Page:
Rotuil trudo in Lincoln continues
about tho same, with somo real activity
lu holiday goods, and collections slow.
It is a noticeable fact that Christmas
buyers' aro confining themselves for tho
most part to tho necessities. Fancy
articles are not moving with tho accus
tomed rapidity. Monoy that used to
go into these things is being put into
boo Is and shoes and dry goods and
clothing. Still most dealers report a
fair holiday trade, in somo instances,
much better than wan uxpected,
An ICxilontvi Hunk I'ri-ilili'iit.
Somo amusing stories uro being told
about a gentleman who controls a pros
perous bunk lu Chicago. Among ills
weaknesses is the one of resorting to
nil kinds of tho most variegated pro
fanity on tho least possible pretext, and
I have heard It remarked by one of his
admirers "that it was worth while going
into the bank and discovering any
excuse for picking a fuss with him iu
order to enjoy the privilege of hearing
a real, sure-enough bunk president
curse und swear like a bootblack."
Quaintly illustrative ot this weakness
on the part of tho great banker was an
incident that occurred iu the institution
controlled by him only a few weeks ago.
An elderly merchant, onoof the heaviest
depositors in the bunk, culled at pre
cisely ten minutes past twelve on u cer
tain day to puy a note for a largo
amount. He walked to tho cashier's
window and was about to hand over the
requisite amount ot currency when ho
was accosted by the president of tho
bunk. " and you,"
wan his polite salutation. "What in the
do you mean coining in
hero to puy thut note ton minutes utter
twelve when ou said you'd bo hero at
twelvoo'clock?" Thoubushed merchant,
who Is himself ono of tho most tillable of
men and a society niagjiiito of some im
portance, endeavored to stammer out u
few words to tho effect thut ten minutes
was not ii lifetime, or words to that
effect, but ho wits promptly interrupted
by another pleasant little outbreak al
most an emphatic as the first: "
and blast your eyes," roared
the bunker, now highly indignant.
"What in tho do you sup
pose I want to give you any leeway for?
I'm not lending money for fun
it, and I say - ----- und - -
u man who doesn't get on deck ut the
time he sujs ho will, - hlin!" It
took the elderly merchant about thirty
sccoiuIb to pay in the amount of his note,
and only about twice as long to get up a
ii little indignation on his own account.
Iu tho meantime the president ot tho
bank hud retired behind a ncighborinu
window und commenced to rid himself
f .mother vollev of tirofanltv. which ho
cust In tho direction ot any clerks and
ottleluls ot tho institution thut hap
pened to bo ucurost to him. In this
agreeable occupation ho was presently
Interrupted by the now Indignant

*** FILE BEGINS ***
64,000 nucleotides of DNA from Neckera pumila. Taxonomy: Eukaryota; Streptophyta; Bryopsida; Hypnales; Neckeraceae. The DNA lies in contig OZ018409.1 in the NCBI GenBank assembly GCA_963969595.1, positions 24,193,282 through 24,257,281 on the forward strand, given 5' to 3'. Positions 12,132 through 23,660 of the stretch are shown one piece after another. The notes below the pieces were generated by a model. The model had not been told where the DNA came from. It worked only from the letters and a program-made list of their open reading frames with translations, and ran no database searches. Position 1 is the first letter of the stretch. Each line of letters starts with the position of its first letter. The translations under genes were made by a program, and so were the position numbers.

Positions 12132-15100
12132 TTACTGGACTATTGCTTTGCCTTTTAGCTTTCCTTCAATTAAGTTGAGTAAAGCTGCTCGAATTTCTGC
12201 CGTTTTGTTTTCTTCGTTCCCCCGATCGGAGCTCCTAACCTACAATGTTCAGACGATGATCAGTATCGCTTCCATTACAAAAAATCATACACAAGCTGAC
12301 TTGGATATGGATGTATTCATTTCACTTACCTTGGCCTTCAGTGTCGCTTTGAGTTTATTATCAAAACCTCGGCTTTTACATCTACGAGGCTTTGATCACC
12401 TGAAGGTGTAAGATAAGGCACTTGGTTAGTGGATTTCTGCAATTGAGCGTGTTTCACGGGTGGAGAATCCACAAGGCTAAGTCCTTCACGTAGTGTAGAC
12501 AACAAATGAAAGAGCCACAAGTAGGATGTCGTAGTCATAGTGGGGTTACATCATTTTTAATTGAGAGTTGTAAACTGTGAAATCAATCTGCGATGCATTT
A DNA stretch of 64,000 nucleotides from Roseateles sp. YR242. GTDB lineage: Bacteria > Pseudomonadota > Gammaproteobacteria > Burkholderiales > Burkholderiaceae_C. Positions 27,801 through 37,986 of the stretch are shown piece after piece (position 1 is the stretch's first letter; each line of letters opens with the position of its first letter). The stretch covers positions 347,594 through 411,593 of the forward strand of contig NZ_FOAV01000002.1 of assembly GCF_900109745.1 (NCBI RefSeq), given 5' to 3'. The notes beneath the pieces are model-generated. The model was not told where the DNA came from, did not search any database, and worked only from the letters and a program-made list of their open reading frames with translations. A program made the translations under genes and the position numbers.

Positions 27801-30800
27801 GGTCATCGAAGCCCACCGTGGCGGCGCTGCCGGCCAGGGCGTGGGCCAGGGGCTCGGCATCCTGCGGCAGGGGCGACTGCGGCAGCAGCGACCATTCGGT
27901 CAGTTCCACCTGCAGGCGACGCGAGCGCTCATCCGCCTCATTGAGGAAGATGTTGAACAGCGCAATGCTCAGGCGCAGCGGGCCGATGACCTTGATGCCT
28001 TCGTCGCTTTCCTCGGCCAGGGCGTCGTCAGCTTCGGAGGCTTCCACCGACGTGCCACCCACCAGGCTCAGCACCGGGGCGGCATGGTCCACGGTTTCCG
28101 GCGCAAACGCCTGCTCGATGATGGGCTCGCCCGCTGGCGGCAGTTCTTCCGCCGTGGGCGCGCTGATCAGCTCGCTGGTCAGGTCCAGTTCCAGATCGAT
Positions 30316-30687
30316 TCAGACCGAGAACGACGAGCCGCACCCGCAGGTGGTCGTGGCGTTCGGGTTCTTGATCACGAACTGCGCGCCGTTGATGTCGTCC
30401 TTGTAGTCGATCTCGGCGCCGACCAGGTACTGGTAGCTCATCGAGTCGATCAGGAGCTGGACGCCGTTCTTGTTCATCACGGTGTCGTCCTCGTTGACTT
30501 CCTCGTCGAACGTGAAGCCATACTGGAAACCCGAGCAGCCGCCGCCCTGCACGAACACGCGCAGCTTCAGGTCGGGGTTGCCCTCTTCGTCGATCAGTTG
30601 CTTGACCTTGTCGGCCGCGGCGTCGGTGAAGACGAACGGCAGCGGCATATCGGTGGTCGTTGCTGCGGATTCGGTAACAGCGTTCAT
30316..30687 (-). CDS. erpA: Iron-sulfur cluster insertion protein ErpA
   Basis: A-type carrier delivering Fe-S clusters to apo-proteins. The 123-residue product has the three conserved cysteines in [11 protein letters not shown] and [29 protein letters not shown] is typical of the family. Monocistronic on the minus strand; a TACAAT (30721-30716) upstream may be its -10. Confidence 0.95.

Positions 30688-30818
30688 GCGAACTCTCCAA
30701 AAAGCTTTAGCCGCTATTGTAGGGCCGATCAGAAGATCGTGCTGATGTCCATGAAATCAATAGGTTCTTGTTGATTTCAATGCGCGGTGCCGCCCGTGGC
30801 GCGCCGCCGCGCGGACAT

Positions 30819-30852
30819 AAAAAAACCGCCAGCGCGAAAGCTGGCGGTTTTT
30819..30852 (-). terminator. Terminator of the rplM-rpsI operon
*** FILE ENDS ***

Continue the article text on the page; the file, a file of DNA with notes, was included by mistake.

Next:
merchant, who, having taken up his
note, proceeded to tear that document
Into fragments mid cant tho same
through the brass hilling straight Into
tho face of tho bank president, accom
panying tho action with words some,
thing like these: "You damned old
swelled-up old gas pipe, you, wo aro
both of us pretty old men, but If you'll
come out of your cage I'll chow you up
Into little pieces mid spit them out. An
It Is you'll never got another dollar of
my money into your rotten old bank
again." They say thut for twonty.four
liours arterwards the banker fulled to
utteru single word that would bo out of
place iu a Sunday school manual.
Two chrysanthemums met as thoy
wero walking along tho avoiluo. Tho
one, all yellow, was wearing a young
man of tho period; the other, lu whito,
hud u girl ot tho period lu its button
hole, Tho yellow ono took off Uh hut. "Why,
how do you do?" it said.
"Delighted to oeo you!" sulti tho
other. i
"Do you know," wont on tho yollow
one, "thut I urn heiirlng of ull sorts ot
changes in tho matter of boutounioresT"
"Ah, you confirm my wort suspicions!
I, too, havo hud rumors comu to mo.
How dreadful It would bo If."
"If wo woro to find that wo woro not
in fashion!"
"Yes. I urn glad you finished it for
me. It in too dreadful to think of I"
"Thero in only ono wuy out ot tho un
certainty." "Yen. Only ono."
"Do wo dure to load bo doclsivo a
"Anything, bo wo bo suro ot not being
utifushiomiblo. Holdness always suc
ceeds." "Yen. Very well, 'thoi. Watch!"
Tho yollow (lower took oil bis man-of the
period und throw him Into tho gutter.
"I I will do tho Bumo." Tho white
flower flung uwuy tho girl' it had been
"Aftornll," Bala thVwhlto flower, M4
they walked down thouvonuo, "It'wusa'
very ugly fushion. Thoy woro not at all
pretty to look utl" ,
At tint ConcrvMtory.
A very plcusunt surprise was per
potruted on Mrs. Howell by tho Faculty
und students on Suturduy ovoning lust,
It having boon discovered thut itwushor
birthday. She was with somo dllllculy
enticed homo from tho Christian Church
Huz.nr, to find tho purlor tilled with
students uno frlonds. A Boeiul ovoning
was spent, und Mrs. Howell wun the
reelpont of Bovoral clcgunt presents.
a soricn ot receptions will be given by
Director und Mm. Howell und the faculty
of tho Conservatory, during the season,
to different organizations of tho cltv.
Tho flrBt of of tho sorioH will occour on
Wednesday ovoning of next week.
Try somo Ruby Hurd coul at White
breiist Coul company gU.80.
Kynnml Kar Hurgron.
Dr. W. L. Dayton, oculist and uurist,
No. 120.' O street, Lincoln, Nob.
Whon you want prompt sorvico und
fair treatment and tho selection from
the largest stock of groceries in Lincoln
cull on W. A. Coflln & Co., BiicccssorB to
J. Miller, ll.'l South Eleventh street.
The Elk Mountain und Ruby anthra
cite from Colorado aro fust taking tho
place ot eastern anthracite. For sale ut
the Whitebreust compuny it).60.
All coul nicely screaned ut tho Whito
brcust. W. A. Collin & Co., grocers, 113 South
Elorenth streot.
Fine new lino ot business suitings
from 825 to flO In Scotch und homespuns
Jeckell Hros., 110 north Thirteenth
streot, near Lansing theatre.
M. L. Trestor, I'ennu. hurd coul, 1211
O street.
Pictures for tho holidays at Cruncor's,
212 South 11th.
W. R. Dennis Co.
Hutters, Furriers and Furnishers,
I Ml
i m tinfM1"-- '
MhiiMMua i
JlailtlM r